Ce dimanche 22 septembre, comme tous les ans, les forces armées iraniennes ont paradé. Trente missiles balistiques d'une portée de 2 000 km ont été présentés. Mais le président Rohani se veut rassurant : « Au cours des 200 dernières années, l'Iran n'a jamais agressé un autre pays », a-t-il déclaré. « Le régime ne commencera jamais une agression mais résistera toujours aux agresseurs ».

 

Avec notre correspondant à Téhéran, Siavosh Ghazi

 

L’Iran a montré les muscles, en faisant défiler pour la première fois trente missiles balistiques d’une portée de 2 000 kilomètres, capables d’atteindre théoriquement Israël et les bases américaines situées dans la région.

De plus, les missiles Ghadr et Sejil utilisent du combustible solide, ce qui permet de les déplacer plus rapidement et de les lancer sans délai. Par ailleurs, le commandant de la marine des Gardiens de la révolution a déclaré que l’Iran avait la capacité de détruire les porte-avions américains dans le golfe Persique.

Cette démonstration de force a lieu alors que le président Rohani doit se rendre à New York pour participer à l’Assemblée générale des Nations unies, où le programme nucléaire de l’Iran sera au centre des discussions. Il doit notamment s’entretenir avec le président français François Hollande.

 

(RÉ)ÉCOUTER SUR RFI : Décryptage, « Ouverture diplomatique en Iran ?

 

Pour sa part, le chef de la diplomatie iranienne, Mohammad Javad Zarif, doit rencontrer la chef de la diplomatie européenne, Catherine Ashton, pour relancer les négociations nucléaires entre Téhéran et les grandes puissances.

Mais le président Rohani a profité du défilé militaire pour demander à l’Occident d’accepter le droit, pour l’Iran, de procéder à des enrichissements d’uranium sur son sol. Une déclaration qui pourrait compliquer les négociations pour sortir de l’impasse actuelle.

 

 (RÉ)ÉCOUTER SUR RFI : La marche du monde, « Au nom du Guide suprême »

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23 septembre 2013 1 23 /09 /septembre /2013 07:30
Tank Development Halted

17/9/2013 IsraelDefense

 

Future tank development has been halted in the framework of the upcoming multi-year plan and the cuts to the defense budget. A special team will be in charge of examining alternatives

 

The Israeli defense establishment has decided not to pursue the development of the Merkava Mark V tank, and at this stage, the Merkava Mark IV will be the last tank that will be manufactured.

 

IsraelDefense revealed nearly a year ago that the Israeli Ministry of Defense decided to establish a team, headed by Brig. Gen. (Res.) Didi Ben Yoash, that would be responsible for developing the IDF's future tank. Senior officials from Israel's defense industries were also asked to provide their opinions on the form of the future tank, along with the IDF Ground Forces branch.

 

However, it has now been learned that a decision was made not to develop the advanced tank and to examine possible alternatives in the framework of the IDF's upcoming multi-year plan. In the meanwhile, the Merkava Mark IV tank will be the most advanced tank used by the IDF.

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23 septembre 2013 1 23 /09 /septembre /2013 07:30
Turkey Could Face Huge Fighter Bill

In addition to an indigenous fighter under development locally, Turkey plans to buy 100 F-35A fighter jets. (Lockheed Martin)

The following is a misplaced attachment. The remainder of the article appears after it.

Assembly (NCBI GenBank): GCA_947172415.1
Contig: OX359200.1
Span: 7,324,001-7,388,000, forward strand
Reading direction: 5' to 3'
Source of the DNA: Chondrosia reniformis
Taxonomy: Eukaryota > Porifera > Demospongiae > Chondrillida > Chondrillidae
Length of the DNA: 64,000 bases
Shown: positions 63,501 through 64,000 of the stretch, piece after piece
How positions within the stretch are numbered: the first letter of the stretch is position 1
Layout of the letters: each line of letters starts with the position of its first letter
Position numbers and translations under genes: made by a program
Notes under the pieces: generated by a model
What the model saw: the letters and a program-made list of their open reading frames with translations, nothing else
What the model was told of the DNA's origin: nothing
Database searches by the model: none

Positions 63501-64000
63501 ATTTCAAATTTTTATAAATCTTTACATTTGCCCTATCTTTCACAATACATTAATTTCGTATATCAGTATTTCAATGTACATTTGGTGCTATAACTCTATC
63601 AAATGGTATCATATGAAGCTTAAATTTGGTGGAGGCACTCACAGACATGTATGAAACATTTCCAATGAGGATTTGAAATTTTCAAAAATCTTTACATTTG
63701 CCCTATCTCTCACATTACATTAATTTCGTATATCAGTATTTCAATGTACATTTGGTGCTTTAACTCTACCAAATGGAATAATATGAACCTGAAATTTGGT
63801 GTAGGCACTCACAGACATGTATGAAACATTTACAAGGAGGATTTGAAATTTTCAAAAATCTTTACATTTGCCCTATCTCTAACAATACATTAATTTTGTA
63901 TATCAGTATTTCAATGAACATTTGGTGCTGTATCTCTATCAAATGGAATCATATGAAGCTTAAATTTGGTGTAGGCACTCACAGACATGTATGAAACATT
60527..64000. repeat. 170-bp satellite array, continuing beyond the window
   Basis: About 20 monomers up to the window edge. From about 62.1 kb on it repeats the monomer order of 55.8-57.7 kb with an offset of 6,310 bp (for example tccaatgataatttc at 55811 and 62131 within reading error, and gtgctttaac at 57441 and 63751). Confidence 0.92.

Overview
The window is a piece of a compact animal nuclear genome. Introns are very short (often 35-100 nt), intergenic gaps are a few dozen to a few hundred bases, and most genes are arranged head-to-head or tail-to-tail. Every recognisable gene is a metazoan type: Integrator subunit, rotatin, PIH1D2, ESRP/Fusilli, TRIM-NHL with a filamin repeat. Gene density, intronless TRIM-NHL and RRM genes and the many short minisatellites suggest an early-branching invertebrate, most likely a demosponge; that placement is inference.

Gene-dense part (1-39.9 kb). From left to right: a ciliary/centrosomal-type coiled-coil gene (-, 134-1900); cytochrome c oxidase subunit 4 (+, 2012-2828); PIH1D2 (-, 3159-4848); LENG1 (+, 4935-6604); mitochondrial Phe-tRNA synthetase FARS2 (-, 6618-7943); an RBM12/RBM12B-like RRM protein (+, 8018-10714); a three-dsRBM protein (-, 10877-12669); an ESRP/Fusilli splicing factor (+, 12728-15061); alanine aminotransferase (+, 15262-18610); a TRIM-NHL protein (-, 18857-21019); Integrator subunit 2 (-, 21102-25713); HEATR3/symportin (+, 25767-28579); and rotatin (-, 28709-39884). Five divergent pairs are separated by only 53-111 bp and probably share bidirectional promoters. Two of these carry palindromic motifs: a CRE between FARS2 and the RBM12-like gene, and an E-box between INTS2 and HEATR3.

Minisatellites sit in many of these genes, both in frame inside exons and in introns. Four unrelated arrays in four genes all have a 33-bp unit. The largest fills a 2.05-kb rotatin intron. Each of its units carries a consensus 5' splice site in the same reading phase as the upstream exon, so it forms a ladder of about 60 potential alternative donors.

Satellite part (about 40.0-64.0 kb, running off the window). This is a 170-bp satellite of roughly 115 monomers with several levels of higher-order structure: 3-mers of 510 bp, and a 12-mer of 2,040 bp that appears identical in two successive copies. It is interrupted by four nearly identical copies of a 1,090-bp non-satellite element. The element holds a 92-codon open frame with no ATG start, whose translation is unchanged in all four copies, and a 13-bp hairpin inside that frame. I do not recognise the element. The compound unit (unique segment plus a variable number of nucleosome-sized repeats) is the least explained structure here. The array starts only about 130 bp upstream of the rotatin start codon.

Sep. 22, 2013 By BURAK EGE BEKDIL – Defense news

 

ANKARA — Turkish ambitions to develop and build the first ever made-in-Turkey fighter aircraft and at the same time buy a new generation, multinational combat jet may go beyond Turkey’s financing capacity, industry sources and experts said.

 

They said Turkey could face a US $50 billion bill in the next few decades if it decides to go ahead with now maturing plans to build an indigenous fighter jet and order scores of the US-led, multinational F-35 joint strike fighter in a parallel move.

 

“The [local] fighter program has not yet won the final green light from the government, but if it does, Turkish budget planners will have to sit down and find ways to finance both this ambition and the JSF program,” said one senior western aerospace official.

 

Procurement officials earlier said Prime Minister Recep Tayyip Erdogan would make the final decision on whether Turkey should skip to a next level in its pre-conceptual design work for the Turkish fighter, a program dubbed the TF-X.

 

Turkey’s ultimate decision-maker on procurement, the Defense Industry Executive Committee, chaired by Erdogan, is expected to make a decision this year.

 

Industry sources took a ministerial statement on a civilian project as an indication of a positive decision on the TF-X. Transport Minister Binali Yildirim told reporters Sept. 3 that a plan for the design, development and production of a Turkish civilian aircraft, with 60 to 120 seats, had been submitted to the cabinet for approval.

 

Defense industry officials estimate that building eight prototypes to be produced under the TF-X would cost Ankara over $10 billion. “Any figure in the range of $11-13 billion would be realistic,” an aviation official said.

 

His guess for the final Turkish order if the entire program succeeded is nearly 200 aircraft. “We target $100 million per aircraft,” he said. “I think 200 is a realistic figure given our aging fleet of aircraft that will phase out in the decades ahead.”

 

That means Turkey will have to spend $31-33 billion for the Turkish fighter it hopes to design, develop and manufacture. But independent analysts say this can be an over-optimistic calculation.

 

“We know that Turkey’s plans do not include developing an engine for the Turkish fighter. Moreover, I think $100 million per aircraft is too optimistic given Turkey’s technological constraints, its high-cost industry and the fact that a newcomer [into the fighter industry] like Turkey would always suffer setbacks and trials and errors during the entire process.”